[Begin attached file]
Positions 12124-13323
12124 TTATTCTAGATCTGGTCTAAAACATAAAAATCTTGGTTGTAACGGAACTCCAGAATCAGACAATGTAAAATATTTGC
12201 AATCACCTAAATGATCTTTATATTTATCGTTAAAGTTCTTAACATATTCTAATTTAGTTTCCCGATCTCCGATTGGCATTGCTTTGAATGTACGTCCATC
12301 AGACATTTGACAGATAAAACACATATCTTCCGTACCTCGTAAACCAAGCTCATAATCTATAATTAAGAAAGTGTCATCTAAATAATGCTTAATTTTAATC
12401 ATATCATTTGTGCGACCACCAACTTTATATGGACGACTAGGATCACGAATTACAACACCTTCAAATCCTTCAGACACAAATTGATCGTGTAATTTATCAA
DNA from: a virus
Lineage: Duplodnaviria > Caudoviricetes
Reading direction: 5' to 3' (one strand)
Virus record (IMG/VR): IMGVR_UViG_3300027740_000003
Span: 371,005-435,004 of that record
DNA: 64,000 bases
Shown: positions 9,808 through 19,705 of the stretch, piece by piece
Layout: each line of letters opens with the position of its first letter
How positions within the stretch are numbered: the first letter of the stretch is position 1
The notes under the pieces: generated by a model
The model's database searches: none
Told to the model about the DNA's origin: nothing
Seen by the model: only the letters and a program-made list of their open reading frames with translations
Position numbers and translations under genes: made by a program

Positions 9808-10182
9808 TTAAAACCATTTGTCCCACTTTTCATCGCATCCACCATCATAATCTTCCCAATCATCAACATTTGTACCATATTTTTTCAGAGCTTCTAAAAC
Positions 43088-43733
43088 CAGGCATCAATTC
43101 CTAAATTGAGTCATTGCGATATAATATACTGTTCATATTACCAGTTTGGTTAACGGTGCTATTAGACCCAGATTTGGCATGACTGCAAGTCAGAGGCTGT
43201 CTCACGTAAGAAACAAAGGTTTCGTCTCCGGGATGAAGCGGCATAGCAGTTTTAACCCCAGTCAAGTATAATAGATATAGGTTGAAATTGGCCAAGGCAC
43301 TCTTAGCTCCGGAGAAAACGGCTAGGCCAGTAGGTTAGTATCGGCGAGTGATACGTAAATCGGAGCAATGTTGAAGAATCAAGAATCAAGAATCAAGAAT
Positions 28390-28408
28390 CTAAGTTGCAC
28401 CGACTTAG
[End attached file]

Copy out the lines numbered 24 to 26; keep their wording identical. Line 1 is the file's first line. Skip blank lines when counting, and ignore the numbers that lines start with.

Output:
43101 CTAAATTGAGTCATTGCGATATAATATACTGTTCATATTACCAGTTTGGTTAACGGTGCTATTAGACCCAGATTTGGCATGACTGCAAGTCAGAGGCTGT
43201 CTCACGTAAGAAACAAAGGTTTCGTCTCCGGGATGAAGCGGCATAGCAGTTTTAACCCCAGTCAAGTATAATAGATATAGGTTGAAATTGGCCAAGGCAC
43301 TCTTAGCTCCGGAGAAAACGGCTAGGCCAGTAGGTTAGTATCGGCGAGTGATACGTAAATCGGAGCAATGTTGAAGAATCAAGAATCAAGAATCAAGAAT